2.3.2 Biologic Integrity


Four areas within the subwatershed have been identified by the DNR as regionally significant ecological areas (see Figure 6).  This includes the area around and to the west of Lake St. Joe; the eastern shores of Lake Minnewashta, including Lake Minnewashta Regional Park and Camp Fire's Camp Tanadoona; and two areas within the Landscape Arboretum. 


Table 1 below details fish survey data available within the subwatershed.   Lake Virginia has as recently as 2001 been stocked with walleye fry (newly hatched fish).  A fish species of state special concern, the least darter, has been observed in Lake Minnewashta.

Table 1.  DNR fish survey data.


Survey Year


Dominant Fish




Northern pike, largemouth bass, bluegill, yellow bullhead




Northern pike, walleye, largemouth bass, bluegill, black crappie, yellow perch

St. Joe



Black bullhead, sunfish spp., northern pike




Black crappie, bluegill, yellow bullhead, northern pike

Source: Minnesota DNR.

The Minnesota Department of Health, Minnesota Pollution Control Agency (MPCA), and the DNR have collaborated to monitor fish for contaminants at over 1,000 sites in Minnesota.  Fish from popular lakes and streams and those from known or suspected polluted sites are routinely collected and tested for mercury, which is found in most fish tested in Minnesota lakes, and PCB contamination.  These test results are used to monitor pollution and to provide more specific fish consumption advisories beyond the general advisories for Minnesota.  More detailed fish consumption advice that is similar to or slightly more restrictive than the general advice has been prepared for both Lake Minnewashta and Lake Virginia.  Mercury contamination is being addressed by a region-wide TMDL process by the MPCA.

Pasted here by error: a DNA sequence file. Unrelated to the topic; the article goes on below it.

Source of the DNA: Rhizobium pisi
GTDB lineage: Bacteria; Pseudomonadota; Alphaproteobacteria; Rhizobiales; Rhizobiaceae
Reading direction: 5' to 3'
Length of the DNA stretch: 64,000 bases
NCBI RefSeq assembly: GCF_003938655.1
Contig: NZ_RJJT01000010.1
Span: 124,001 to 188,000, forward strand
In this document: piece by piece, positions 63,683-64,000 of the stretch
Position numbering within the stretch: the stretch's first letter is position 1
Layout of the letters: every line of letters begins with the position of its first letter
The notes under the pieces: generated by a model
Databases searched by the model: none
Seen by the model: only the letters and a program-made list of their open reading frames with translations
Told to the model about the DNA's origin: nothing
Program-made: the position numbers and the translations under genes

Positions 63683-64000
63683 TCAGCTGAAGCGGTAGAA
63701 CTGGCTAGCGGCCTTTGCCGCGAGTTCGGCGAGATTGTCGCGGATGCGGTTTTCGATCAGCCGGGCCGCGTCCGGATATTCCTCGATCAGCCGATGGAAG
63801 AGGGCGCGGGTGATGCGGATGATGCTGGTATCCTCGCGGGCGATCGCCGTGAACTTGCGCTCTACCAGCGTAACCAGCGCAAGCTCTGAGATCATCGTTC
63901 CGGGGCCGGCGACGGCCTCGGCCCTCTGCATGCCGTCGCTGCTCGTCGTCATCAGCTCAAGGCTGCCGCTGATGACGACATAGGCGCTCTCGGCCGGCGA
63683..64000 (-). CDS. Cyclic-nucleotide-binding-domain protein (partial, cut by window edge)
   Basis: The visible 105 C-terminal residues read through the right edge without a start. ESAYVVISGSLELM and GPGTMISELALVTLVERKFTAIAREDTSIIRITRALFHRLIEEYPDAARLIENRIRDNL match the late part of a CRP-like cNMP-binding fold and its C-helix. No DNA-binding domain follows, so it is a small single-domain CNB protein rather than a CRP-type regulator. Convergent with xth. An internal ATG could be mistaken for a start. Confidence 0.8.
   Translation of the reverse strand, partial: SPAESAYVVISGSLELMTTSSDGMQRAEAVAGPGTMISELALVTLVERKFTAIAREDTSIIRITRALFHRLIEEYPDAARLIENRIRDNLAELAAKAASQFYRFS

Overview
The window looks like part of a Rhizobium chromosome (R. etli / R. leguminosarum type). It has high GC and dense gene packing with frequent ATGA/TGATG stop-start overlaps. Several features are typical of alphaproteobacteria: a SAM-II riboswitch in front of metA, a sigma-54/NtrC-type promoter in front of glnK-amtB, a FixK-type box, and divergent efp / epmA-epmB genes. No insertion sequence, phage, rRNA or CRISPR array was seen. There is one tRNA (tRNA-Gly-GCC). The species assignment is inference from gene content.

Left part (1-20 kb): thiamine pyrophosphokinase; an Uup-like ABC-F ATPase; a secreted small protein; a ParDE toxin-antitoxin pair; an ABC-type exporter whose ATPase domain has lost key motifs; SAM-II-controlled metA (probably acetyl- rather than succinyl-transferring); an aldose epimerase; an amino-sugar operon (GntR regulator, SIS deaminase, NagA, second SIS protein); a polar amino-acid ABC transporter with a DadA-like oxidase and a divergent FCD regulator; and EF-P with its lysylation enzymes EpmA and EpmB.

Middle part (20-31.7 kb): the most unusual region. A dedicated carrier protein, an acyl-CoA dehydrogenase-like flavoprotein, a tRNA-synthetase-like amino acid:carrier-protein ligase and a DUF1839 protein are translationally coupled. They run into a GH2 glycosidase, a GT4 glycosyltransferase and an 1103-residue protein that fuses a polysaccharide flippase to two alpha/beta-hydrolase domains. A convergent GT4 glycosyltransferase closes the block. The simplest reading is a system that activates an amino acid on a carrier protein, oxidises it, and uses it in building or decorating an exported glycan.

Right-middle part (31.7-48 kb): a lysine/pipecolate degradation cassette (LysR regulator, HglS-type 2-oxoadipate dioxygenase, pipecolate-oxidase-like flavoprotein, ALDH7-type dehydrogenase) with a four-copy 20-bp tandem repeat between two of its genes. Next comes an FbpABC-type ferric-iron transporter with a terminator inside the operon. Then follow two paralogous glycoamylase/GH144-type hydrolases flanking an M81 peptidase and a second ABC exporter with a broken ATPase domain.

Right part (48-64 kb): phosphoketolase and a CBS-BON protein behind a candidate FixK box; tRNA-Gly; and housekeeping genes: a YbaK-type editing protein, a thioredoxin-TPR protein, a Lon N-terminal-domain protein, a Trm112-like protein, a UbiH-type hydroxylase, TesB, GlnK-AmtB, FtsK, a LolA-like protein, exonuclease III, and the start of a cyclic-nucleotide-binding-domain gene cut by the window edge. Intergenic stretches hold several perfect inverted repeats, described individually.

Eurasian watermilfoil has been confirmed in Lake Minnewashta since 1989 and in Lake Virginia since 1988.   A vegetation survey performed for the City of Chanhassen on Lake Minnewashta in 2001 found the vegetation community dominated by coontail and Eurasian watermilfoil throughout the lake, with some curlyleaf pondweed present in a few locations.  Lake users note that the milfoil forms thick mats in portions of the lake.  A vegetation survey performed for the City of Victoria on Lake Virginia found curly leaf pondweed in about 50 percent of the littoral area, although at a low abundance.

A vegetation survey performed for the City of Chanhassen on Lake St. Joe in 2001 found no Eurasian watermilfoil in that lake; no information is available for Tamarack Lake.  The only submergent plant found in Lake St. Joe was coontail.


The 2003 MCWD Functional Assessment of Wetlands (FAW) identified several wetlands with exceptional vegetative diversity in the area around Lake St. Joe and in Lake Minnewashta Regional Park (see Figure 13).   Wetlands north of Lake Virginia were classified as high vegetative diversity.  Several wetlands abutting the lakes in the subwatershed were classified as containing high value wildlife habitat or exceptional to high value fish habitat.